Photo: Silicon Valley/HBO


Once again, the plot of Silicon Valley (the show) converges with that of Silicon Valley (the place) with season finale “Server Error,” a story that’s hard to watch without thinking of two tech-world events this week: venture capitalist Justin Caldbeck taking a leave of absence after accusations of sexual harassment from six women, and the now-permanent resignation of Uber founder/CEO Travis Kalanick, after oh I don’t know, take your pick.

With Action Jack recalling all the Hooliphones that exploded due to his sloppily-ported VR code, and possibly (probably?) Pied Piper's compression software, Richard is scrambling to find a new place to store their single customer’s data. Now that he’s this close to seeing his “new Internet” idea succeed, his behavior continues its season-long nosedive into amorality and assholery. Normally he must be coaxed or tricked into being the devious prick Pied Piper needs to reach the next level, but it’s starting to come to him a little too naturally. (We see him get better and better at this throughout Season 4, between trolling the patent troll and exposing the Blood Boy’s stoner lifestyle.)

All this weighs on the conscience of poor, poor Jared, a man whose upbringing is a nine-volume leather-bound anthology of cautionary tales. He becomes, improbably and bravely, Pied Piper's moral compass. So moral, in fact, that he can’t just walk out - he agrees to stay for two weeks, under protest, per the employee handbook he wrote himself. Interviewing his replacement, he describes Pied Piper with a little too much clarity: “[We] probably gave you the impression that the company is in disarray. I can assure you there’s a very simple explanation for that: it is. Even setting aside our CEO’s sexual extortion, adultery, and low-brow scatalogical vandalism, we’re still essentially a criminal operation whose only product is dangerous malware. Oh, I see you’re fluent in Japanese. Are you going to be comfortable with casual racism?"

Unfortunately, Jared - who’s quickly fired by Richard after being the voice of reason one too many times - is the only person who could have saved Pied Piper from the comedy of errors that ensues. After Richard loses everything by trying to operate without his even-handed guidance - from the trust and loyalty of his friends to the beloved server farm Anton - he hits bottom, offers genuine apologies to everyone, and summons enough integrity to come clean to their storage product’s first and only customer about their massive data loss. But it turns out that Gilfoyle has inadvertently recruited 30,000 “smart” fridges into the Pied Piper network - the company is saved, though Richard does get a black eye for his delightfully awkward and mercifully brief affair with the customer’s fiancee.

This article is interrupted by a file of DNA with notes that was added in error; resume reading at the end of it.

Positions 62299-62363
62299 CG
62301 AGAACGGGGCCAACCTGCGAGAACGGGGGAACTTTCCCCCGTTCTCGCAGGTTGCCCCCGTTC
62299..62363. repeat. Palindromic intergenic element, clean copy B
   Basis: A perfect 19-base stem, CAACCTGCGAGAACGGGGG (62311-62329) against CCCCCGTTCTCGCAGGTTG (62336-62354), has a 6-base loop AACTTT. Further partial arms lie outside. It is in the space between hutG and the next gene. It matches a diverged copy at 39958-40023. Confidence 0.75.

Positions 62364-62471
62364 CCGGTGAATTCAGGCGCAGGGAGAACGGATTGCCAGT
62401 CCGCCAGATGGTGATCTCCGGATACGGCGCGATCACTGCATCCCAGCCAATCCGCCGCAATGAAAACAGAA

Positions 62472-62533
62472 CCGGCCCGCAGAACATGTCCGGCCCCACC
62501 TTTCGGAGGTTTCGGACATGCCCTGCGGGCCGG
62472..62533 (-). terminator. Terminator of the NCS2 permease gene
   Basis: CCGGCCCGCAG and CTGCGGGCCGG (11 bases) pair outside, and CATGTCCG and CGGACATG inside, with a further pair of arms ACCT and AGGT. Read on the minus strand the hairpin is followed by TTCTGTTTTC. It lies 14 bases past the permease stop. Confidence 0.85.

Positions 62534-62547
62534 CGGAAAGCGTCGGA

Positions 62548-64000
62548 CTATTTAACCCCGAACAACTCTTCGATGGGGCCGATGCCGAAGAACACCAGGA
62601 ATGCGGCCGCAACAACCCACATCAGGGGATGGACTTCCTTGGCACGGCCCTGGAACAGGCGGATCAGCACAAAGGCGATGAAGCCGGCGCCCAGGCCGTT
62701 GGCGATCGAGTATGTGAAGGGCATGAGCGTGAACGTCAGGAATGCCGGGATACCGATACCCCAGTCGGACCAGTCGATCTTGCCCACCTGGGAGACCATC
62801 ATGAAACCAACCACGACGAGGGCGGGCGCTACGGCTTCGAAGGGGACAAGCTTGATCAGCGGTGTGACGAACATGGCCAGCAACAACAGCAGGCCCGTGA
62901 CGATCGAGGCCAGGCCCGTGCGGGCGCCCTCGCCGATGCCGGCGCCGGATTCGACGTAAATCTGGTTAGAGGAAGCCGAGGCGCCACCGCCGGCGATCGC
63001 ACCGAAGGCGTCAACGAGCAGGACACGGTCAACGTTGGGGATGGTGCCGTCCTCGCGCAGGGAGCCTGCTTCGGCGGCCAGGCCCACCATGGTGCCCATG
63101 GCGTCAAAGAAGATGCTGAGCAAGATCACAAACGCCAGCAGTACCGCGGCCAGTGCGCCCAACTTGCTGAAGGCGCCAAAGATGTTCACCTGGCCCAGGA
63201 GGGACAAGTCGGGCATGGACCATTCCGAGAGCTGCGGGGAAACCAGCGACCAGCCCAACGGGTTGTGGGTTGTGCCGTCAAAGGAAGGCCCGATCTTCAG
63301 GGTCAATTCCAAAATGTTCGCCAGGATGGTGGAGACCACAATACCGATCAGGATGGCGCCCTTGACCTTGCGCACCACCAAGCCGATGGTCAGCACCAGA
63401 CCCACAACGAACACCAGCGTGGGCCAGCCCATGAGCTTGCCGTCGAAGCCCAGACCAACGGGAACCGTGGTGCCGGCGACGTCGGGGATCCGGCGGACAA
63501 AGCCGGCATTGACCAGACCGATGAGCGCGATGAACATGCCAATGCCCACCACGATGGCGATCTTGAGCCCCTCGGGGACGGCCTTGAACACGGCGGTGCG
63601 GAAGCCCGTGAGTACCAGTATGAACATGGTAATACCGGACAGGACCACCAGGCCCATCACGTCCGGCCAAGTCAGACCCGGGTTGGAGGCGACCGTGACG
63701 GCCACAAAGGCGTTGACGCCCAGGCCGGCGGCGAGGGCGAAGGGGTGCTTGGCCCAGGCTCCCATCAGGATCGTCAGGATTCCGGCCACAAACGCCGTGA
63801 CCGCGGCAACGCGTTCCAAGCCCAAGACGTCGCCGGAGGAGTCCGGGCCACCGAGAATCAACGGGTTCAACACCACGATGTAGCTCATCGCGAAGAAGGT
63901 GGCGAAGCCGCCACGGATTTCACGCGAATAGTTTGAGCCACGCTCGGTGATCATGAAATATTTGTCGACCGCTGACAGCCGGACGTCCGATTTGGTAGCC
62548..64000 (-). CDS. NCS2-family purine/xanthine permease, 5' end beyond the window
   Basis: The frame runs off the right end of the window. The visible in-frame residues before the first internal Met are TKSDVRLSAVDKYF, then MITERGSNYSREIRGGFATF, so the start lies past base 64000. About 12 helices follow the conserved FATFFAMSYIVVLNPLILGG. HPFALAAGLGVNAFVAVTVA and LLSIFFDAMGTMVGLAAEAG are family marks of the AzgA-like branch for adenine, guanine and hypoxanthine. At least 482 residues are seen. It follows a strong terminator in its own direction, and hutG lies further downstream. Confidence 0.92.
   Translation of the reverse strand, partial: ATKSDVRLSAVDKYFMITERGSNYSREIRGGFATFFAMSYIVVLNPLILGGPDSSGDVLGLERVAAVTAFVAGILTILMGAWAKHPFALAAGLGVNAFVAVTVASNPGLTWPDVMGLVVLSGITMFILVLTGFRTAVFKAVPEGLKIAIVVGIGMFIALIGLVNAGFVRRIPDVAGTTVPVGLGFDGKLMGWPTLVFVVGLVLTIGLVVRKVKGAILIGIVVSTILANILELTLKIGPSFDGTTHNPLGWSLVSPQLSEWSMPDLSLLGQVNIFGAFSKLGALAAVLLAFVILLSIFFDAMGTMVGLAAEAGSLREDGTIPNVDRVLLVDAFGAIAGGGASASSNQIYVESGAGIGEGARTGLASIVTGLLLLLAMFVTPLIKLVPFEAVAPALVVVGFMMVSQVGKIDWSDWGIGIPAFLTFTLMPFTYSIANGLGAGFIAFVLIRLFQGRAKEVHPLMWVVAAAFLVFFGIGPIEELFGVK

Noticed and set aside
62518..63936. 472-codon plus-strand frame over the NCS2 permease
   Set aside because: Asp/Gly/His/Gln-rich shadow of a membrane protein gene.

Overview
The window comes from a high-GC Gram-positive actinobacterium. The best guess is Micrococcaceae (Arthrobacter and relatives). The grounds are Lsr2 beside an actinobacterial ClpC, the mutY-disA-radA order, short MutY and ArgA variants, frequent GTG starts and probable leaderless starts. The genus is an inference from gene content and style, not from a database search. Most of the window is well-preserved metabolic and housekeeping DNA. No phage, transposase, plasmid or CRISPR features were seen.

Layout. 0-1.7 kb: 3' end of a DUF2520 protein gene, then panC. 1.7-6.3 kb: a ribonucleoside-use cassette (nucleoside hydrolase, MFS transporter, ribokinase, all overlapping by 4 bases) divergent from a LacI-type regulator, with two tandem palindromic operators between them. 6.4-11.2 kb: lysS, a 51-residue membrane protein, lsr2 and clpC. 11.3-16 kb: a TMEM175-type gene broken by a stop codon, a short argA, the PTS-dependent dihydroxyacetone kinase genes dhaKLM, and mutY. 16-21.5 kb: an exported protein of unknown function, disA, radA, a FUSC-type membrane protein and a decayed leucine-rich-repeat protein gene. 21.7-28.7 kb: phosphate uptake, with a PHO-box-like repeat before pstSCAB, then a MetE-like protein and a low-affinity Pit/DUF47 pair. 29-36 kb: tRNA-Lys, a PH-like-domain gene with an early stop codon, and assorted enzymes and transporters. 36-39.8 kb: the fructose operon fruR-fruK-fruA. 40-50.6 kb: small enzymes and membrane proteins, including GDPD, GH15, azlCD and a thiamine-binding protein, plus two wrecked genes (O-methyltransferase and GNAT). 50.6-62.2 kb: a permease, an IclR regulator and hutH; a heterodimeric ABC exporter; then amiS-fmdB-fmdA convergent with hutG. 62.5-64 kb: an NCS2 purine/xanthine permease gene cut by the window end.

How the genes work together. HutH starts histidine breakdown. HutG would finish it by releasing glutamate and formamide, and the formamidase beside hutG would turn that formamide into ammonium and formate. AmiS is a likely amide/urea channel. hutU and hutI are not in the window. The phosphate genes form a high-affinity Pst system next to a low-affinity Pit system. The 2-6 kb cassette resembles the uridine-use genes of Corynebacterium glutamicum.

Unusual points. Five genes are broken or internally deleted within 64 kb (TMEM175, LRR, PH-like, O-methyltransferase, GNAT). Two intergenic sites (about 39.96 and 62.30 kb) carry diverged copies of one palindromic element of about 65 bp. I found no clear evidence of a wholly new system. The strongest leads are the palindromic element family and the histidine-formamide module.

Which brings us to the news this week - Richard’s less public failures and alienation of everyone around him provoke a moral reckoning and genuine contrition that helps bring the gang back together, but the actual Silicon Valley saw two mea culpas that rang a little hollow and raised serious questions about how and when companies should deal with their very real culture problems. Both Uber’s Kalanick and Binary Capital's Caldbeck responded to public pressure with acknowledgements and apologies that many criticized as too little, too late. While they both deserve some credit - some - for owning up to their behavior, the industry can certainly do better to take its problems seriously long before they lead to public embarrassment or real financial risk.

In Uber’s case, the company’s aggressive tactics and culture of sexual harassment were known and even encouraged internally for years, but it wasn’t until former employee Susan Fowler kicked off an avalanche of criticism that financially threatened the company that Kalanick finally acknowledged the need for some soul-searching for Uber and himself alike. Likewise, Caldbeck has come under fire for an apology that started with how difficult the situation has been for him and comes a little too soon after he attacked his accusers. (As one wrote, “I do not believe that someone can harass women for 10 years, tell the people who exposed him to go fuck themselves, and then 24 hours later, thank them for bringing him self-awareness.”)

With stories like these, it’s nearly impossible to keep watching Silicon Valley as a self-contained comedy. When the show premiered in 2014, the premise felt much more light-hearted: just a bunch of lovable nerds trying to make it in the goofy upside-down world of tech, with enough broad comedy to attract a wide audience but an impressive attention to detail in its nerdy and complicated in-jokes. But I’d imagine that the elaborate dick joke that closed out the show’s first season wouldn’t land so well today. As the tech world’s very real cultural, economic and political issues come to light, the show has started to evolve its satire - and season 4 took us to some dark and not-so-funny places.

Richard had the luxury to come clean about his faults a little more privately, and his company was saved by yet another round of the dumb luck that keeps the show’s plot moving from season to season. His decentralized Internet now has a proven application and all seems right with the Pied Piper crew - including Erlich, who will apparently live out his days in a Tibetan opium den. (Good for him.) Richard now feels empowered enough to take on the industry without giving in to its basest impulses, including what is presumably a very generous buyout offer from Gavin Belson. We’re set for what should be an interesting fifth season, where we will hopefully see the gang wrestle with the challenges of genuine success.

Matt Corwine is a writer, tech worker and expat Seattleite in Brooklyn. This is his third tech bubble.